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Anyone Had Problems With Kitec in the Northwest?


hausdok
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Hi All,

Had a high-end condo the other day heated by hydronic forced-air heaters (Bio-Radiant) plumbed with Kitec pipe. I've read up on the problems with the fittings in Texas, New-Mexico, Nevada and Southern California but I didn't find anything other than a map showing Washington state as being one of the states where class action lawsuits have been filed to indicate that there's ever been an issue in Washington.

The system has been working fine for a decade and I didn't see any issues with any of the fittings, such as the black spots described on some of the sites about the issues with Kitec pipe fittings. As we learned with polybutylene and some of the other product lawsuits, what happens in other states doesn't always happen in our own.

I plan to contact Northwest Mechanical in the morning. They are rock stars in the hydronic heating design, engineering and installation industry so I think if anyone will know they will. I'm going to ask them what they know about the issue and whether there have been any issues in this region. In the meantime, I'm looking for any brethren with verifiable information that there's ever been an issue with the product here in the northwest.

ONE TEAM - ONE FIGHT!!!

Mike

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Northwest Mechanical did an ASHI seminar about 2 1/2 years ago and it was at that exact time that Northwest was just starting to investigate supposed troubles with Kitec; mostly in the Issaquah Highlands, I believe.

They'll be able to do you well.

I had Kitec tubing on the in-floor heating on my last house. No problems; however, after I learned about the issue, I had a heat exchanger installed to separate the potable from the heatin water and minimize oxygen intrusion.

Since that seminar, I haven't heard a thing since. . .

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  • 2 weeks later...

Hi Randy,

Thanks for the response.

I passed that information along and got in touch with NW Mechanical. As soon as they heard that there was no timer, expansion tank or second circulator on the system, their engineer recommended that the system be looked at more closely to verify whether it had been safely installed and to confirm whether it has Kitec pipe, which has been known to fail at the fittings.

The buyers scheduled that company to go out and inspect the system for them. In the meantime, the sellers and their agents, being more concerned with damage control of the deal, came back with statements from the local municipal inspector that their town had the "softest" water around and therefore the corrosion issues with Kitec would not occur.

NW Mechanical countered with the fact that they've been replacing Kitec piping and fittings with significant corrosion in one local complex and still have another 70+ systems to go. They went out there Monday, looked at the system and then gave my client an estimate for what it will cost to replace the Kitec pipe with new pipe and the water heater with a modern state-of-the-art wall-hung boiler designed for dual purposes like this one where the water won't be mixed.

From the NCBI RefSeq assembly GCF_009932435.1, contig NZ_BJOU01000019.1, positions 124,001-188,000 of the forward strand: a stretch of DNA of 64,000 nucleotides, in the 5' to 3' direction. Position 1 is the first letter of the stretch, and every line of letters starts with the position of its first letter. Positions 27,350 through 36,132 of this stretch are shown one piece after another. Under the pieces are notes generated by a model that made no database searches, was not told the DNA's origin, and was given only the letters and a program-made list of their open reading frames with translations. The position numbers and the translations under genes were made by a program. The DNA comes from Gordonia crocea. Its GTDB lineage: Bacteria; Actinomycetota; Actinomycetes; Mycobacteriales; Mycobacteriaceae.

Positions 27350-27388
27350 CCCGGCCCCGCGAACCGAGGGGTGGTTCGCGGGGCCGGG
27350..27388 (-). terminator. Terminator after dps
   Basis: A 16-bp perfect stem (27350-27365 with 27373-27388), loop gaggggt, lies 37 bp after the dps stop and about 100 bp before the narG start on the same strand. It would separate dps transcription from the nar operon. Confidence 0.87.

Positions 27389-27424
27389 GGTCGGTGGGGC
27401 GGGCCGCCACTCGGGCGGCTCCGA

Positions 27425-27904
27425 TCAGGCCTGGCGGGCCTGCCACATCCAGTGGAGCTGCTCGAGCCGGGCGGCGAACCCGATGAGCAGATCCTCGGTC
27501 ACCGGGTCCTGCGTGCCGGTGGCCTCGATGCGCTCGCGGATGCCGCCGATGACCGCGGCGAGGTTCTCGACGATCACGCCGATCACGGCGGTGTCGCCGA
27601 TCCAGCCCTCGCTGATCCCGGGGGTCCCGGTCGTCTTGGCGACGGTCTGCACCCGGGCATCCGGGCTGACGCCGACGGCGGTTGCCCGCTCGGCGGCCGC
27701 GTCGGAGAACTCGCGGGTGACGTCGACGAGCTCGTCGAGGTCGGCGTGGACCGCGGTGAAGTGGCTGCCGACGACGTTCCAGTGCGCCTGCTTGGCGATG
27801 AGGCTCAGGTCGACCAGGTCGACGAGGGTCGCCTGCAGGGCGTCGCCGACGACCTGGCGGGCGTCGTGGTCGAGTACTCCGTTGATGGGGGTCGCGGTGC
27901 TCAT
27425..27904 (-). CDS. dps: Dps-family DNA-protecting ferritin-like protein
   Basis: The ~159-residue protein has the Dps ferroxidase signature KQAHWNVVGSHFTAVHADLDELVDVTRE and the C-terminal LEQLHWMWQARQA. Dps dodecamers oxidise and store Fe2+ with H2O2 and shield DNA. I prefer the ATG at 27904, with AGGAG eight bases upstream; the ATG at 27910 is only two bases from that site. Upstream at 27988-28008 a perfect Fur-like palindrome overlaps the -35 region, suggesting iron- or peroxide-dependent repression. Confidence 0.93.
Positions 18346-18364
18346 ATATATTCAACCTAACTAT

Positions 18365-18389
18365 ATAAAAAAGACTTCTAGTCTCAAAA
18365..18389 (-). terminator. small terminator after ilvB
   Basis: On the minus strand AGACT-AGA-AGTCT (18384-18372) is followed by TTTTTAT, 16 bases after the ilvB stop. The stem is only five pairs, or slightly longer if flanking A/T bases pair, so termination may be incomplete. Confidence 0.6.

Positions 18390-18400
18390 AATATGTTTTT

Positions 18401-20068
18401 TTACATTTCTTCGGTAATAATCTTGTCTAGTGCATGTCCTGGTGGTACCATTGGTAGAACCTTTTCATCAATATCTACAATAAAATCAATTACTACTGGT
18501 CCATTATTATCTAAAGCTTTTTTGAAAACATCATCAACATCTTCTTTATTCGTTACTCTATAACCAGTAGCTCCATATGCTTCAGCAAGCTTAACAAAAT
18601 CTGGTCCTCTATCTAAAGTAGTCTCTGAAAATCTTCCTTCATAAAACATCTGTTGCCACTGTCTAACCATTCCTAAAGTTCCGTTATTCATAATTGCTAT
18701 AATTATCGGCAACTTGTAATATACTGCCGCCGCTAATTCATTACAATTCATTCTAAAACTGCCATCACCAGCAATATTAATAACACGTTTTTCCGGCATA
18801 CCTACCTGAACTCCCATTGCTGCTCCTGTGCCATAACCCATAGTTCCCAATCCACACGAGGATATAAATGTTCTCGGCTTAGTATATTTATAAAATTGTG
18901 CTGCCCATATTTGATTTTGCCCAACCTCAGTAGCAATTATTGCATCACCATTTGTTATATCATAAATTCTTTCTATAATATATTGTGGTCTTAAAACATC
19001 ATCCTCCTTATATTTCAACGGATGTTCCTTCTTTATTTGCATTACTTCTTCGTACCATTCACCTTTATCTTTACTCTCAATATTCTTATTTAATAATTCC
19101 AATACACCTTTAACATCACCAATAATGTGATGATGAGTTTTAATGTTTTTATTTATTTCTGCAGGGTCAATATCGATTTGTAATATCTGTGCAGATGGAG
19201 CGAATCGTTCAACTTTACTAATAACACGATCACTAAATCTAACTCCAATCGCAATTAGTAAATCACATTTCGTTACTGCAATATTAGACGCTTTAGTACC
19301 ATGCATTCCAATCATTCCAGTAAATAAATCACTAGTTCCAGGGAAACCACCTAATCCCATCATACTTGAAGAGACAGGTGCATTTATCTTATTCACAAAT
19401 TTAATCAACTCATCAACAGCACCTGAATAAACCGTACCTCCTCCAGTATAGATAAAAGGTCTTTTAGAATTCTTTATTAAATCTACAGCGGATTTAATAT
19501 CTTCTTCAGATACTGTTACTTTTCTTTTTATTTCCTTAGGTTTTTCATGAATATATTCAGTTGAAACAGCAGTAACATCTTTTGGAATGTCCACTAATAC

The seller then came back with an evaluation by his own HVAC tech that said that the Kitec pipe and fittings was only right there at the water heater, so all that was needed was to replace that little bit of pipe and then install an exchanger, expansion tank and second circulator on the system and all would be fine.

The client did a little digging around to find out who had installed the pipe and to attempt to find out whether all of the piping was Kitec. He discovered that the installer was no longer in business - afraid of getting sucked into Kitec pipe lawsuits perhaps?

The seller came back with another assessment from the second HVAC guy saying that even if it were Kitec pipe in the walls, etc., that any leaks would be tiny and wouldn't do much damage anyway and could be easily fixed.

The clients have had enough; I got an email yesterday telling me that they'd rescinded their offer, thanking me for the heads up and informing me that they'll be contacting me on the next one.

Meantime, there is a 10-year old condominium building in Edmonds with about 14 very expensive condos in it that's got a zincification time bomb ticking. [:-timebm]

ONE TEAM - ONE FIGHT!!!

Mike

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Sounds messy.

However. . . .it is stll unclear whether the actual Kitec tube itself is the problem. It appears from your tale that zincification of the fittings is still the main culprit--which is the consistent issue with the research I've pursued.

In your adventure, did you or NW Mechanical ever ascertain whether the tubing itself was the problem?

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Sounds messy.

However. . . .it is stll unclear whether the actual Kitec tube itself is the problem. It appears from your tale that zincification of the fittings is still the main culprit--which is the consistent issue with the research I've pursued.

Right. And I wonder if the issues with KITEC installations could be resolved by simply replacing the fittings?